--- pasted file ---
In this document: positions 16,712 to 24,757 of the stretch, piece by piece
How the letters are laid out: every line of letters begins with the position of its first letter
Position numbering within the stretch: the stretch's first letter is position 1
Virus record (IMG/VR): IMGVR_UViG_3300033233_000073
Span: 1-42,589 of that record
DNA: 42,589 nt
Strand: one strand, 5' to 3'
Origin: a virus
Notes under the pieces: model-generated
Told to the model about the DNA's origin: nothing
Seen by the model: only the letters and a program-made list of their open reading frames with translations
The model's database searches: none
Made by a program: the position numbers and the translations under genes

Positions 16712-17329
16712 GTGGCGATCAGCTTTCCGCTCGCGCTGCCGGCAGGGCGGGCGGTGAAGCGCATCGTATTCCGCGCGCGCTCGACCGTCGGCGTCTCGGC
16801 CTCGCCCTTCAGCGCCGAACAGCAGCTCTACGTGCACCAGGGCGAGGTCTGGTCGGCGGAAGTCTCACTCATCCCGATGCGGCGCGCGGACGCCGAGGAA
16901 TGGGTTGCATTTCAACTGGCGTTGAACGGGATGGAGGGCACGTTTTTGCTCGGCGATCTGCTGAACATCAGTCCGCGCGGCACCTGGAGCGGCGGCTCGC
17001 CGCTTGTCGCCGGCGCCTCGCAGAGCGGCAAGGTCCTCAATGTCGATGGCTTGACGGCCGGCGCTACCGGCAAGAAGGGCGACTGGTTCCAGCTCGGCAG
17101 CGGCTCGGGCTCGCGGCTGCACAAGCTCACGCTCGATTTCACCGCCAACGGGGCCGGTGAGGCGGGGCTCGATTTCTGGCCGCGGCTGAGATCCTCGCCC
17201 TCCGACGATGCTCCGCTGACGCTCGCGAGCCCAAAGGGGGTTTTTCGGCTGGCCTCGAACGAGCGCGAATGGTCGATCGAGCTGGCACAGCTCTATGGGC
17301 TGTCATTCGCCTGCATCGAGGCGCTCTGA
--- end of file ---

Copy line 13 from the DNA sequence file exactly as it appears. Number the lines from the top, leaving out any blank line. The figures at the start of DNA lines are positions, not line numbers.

Made by a program: the position numbers and the translations under genes